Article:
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Safari Web Inspector vs Chrome Developer Tools vs Firefox Browser Tools

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Safari Web Inspector vs Chrome Developer Tools vs Firefox Browser Tools
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I just found out why some developers prefer working with Chrome Developer Tools, some prefer working with Firefox Browser Tools, and some prefer Safari Web Inspector. And it is not necessarily for the “obvious” reasons.

Until very recently, I preferred working with Chrome Developer Tools, because I considered the DX (developer experience) the most intuitive. In that sense, it still is. However, I have also very recently been getting “unknown” notifications from Chrome, which I absolutely know must be from “phishing” sites. And that is NOT good and NOT secure.

Below is a screenshot of Chrome Developer Tools when I go in using the Option + Command + J short cut and select the Sources tab:

Chrome Developer Tools Sources tab
Photo by Interglobalmedia on Interglobalmedia

Then I started using Firefox. That definitely is more secure and private, but the DX is not the best as far as their browser tools go. AND there is no Chrome Sources tab equivalent. Which just did not seem to initially work for me.

Then I checked out Safari. They are much better than they used to be, and they DO have a Chrome Sources tab equivalent. I think I will be working between Firefox and Safari. Chrome has to go, except for when testing for cross-browser compatibilities. AND when I use Safari or Firefox to land on sites which are asset heavy, i.e. lots of images that have lazy-loading implemented, the Lighthouse audit in Firefox is double the score of Chrome, and load time in general is very quick in Safari. That is because of all those Chrome background trackers and plugins that exist in the browser, and which can severely damage site performance.

This is what Safari Web Inspector looks like:

The Safari Web Inspector
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What I do like about Safari is that ALL ASSETS used on a page are listed and can be fully inspected, including things like Google Fonts, for example. The screenshot above is the home page of the example site I created for my Web Design 1 class (my last class teaching it will be next Wednesday, December 14, 2022, freeing myself for a next “adventure”), and on that page I have a background image, Google Font(s), two JavaScript files which reside in a scripts folder, a main.css file which resides in a styles folder, and then a CSS2 file for my Google Font. And all this appears under the Web Inspector Sources tab, the equivalent of the Chrome Developer Tools Sources tab. But perhaps even better, because the Web Inspector also opens up in a new window, which makes working inside the Inspector much easier! What is ALSO very cool is that Safari also has a Graphics tab:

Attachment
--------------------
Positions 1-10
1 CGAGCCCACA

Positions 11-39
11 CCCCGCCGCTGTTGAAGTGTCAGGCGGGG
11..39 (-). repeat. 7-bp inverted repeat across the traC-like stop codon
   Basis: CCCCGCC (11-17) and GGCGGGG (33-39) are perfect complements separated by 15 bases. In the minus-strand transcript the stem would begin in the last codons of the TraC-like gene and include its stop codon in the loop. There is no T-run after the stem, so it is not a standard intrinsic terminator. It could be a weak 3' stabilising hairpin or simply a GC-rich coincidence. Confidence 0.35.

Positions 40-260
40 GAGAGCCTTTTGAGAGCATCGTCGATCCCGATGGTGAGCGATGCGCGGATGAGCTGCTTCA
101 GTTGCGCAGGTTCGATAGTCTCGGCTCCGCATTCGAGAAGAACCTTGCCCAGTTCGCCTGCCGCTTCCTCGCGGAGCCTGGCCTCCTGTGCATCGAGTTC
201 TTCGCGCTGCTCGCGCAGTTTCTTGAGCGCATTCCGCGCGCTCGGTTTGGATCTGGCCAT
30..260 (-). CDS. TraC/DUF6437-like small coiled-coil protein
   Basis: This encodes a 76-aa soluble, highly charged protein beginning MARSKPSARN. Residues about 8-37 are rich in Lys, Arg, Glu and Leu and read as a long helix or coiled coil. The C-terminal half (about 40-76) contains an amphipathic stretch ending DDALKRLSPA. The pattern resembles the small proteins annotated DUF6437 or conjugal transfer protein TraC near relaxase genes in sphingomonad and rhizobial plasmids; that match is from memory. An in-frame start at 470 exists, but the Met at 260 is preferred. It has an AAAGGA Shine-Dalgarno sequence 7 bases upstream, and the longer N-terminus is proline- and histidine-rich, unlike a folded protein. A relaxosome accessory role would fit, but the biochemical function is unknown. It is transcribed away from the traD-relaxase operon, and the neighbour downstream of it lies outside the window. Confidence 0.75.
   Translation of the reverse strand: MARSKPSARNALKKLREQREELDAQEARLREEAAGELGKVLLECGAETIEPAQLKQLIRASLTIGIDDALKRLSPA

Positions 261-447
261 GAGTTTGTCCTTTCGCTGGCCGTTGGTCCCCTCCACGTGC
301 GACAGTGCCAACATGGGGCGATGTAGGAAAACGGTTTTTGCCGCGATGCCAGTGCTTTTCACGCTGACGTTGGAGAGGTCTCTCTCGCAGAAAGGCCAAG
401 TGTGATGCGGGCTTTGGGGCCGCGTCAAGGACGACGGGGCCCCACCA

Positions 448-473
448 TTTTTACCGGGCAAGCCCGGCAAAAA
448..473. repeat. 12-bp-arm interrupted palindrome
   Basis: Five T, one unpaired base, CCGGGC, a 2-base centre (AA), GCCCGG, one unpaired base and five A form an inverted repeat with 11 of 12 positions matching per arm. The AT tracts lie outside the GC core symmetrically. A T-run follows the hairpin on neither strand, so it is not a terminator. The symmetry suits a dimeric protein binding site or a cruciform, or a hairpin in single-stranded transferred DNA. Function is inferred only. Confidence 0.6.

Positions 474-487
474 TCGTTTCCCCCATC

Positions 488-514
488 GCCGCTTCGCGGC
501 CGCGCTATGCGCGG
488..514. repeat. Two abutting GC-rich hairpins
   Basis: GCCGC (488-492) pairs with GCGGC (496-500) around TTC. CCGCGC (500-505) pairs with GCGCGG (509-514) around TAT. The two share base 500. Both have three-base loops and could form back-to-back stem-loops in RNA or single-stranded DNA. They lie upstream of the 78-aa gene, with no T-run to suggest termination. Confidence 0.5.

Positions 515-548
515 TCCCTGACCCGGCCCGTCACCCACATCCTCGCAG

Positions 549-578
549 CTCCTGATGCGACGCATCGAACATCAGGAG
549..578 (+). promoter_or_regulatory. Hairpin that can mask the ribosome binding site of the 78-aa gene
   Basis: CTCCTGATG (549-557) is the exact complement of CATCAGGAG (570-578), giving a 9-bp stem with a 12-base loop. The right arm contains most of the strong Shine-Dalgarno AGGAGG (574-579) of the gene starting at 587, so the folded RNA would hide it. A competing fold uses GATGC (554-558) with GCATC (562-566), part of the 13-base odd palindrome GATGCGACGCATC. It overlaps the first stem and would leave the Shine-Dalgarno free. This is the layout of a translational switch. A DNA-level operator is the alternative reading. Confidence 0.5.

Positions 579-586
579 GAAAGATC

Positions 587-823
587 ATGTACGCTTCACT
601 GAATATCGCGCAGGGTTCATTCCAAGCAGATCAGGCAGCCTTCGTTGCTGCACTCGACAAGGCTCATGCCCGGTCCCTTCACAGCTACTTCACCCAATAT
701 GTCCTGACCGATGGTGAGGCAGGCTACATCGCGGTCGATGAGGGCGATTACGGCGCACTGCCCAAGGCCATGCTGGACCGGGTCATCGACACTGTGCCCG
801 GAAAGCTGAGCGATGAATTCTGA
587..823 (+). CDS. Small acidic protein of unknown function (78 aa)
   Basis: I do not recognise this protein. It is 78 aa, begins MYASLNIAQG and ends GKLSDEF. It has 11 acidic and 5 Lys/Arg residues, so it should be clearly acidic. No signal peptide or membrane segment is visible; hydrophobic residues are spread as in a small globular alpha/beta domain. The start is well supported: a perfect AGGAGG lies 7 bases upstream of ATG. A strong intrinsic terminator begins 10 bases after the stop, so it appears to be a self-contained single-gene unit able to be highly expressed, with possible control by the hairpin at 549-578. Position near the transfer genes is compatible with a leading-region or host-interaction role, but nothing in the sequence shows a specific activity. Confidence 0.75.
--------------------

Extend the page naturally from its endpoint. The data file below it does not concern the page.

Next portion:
Safari empty graphics tab
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Of course my Graphics tab does not show anything on the Home page of this site because there is nothing going on animation-wise there. However, when I go to the about.html page of the site, it is a different story. There, I have added (3) animation layers:

Safari active Graphics tab
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And it even states where the animation is defined in the HTML markup, and the name of the animation in the CSS code. How cool is that?

Now let’s take a look at Firefox. The DX there is not as intuitive:

Firefox Browser Tools Style Editor tab
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I actually had to look up how to find the JavaScript files driving a page: Introduction to Firefox Debugger.

I went into the Firefox Browser Tools, and then selected the Debugger tab. Then I opened up “Main Thread” by clicking on its dropdown arrow, and inside was the link to the page I was on:

FThe Firefox Browser Tools Debugger tab
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Then I clicked on the site url, and the following appeared:

The Firefox Browser Tools Main Thread Scripts Folder
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My scripts folder containing the JavaScript files which were being used on the active page with the help of script tags located right above the closing body tag in the HTML markup. And when I clicked on one of the files, the following appeared:

The Firefox Bfrowser Tools Main Thread JavaScript Files
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So yes, we can get to the same places in all three browsers, but the paths and experiences getting there are dramatically different. After better acquainting myself with Firefox and Safari, I could see using both. And device mode (responsive design mode) in Firefox definitely competes well against Chrome. It might be even better!

Sometimes we stick with tools which may not be the safest or not the best for site performance because we don’t know any better or we are resistant to change. But if we just take a bit of time to get to know the competition, we just might find happiness in switching!

Happy Developer Tooling across browsers!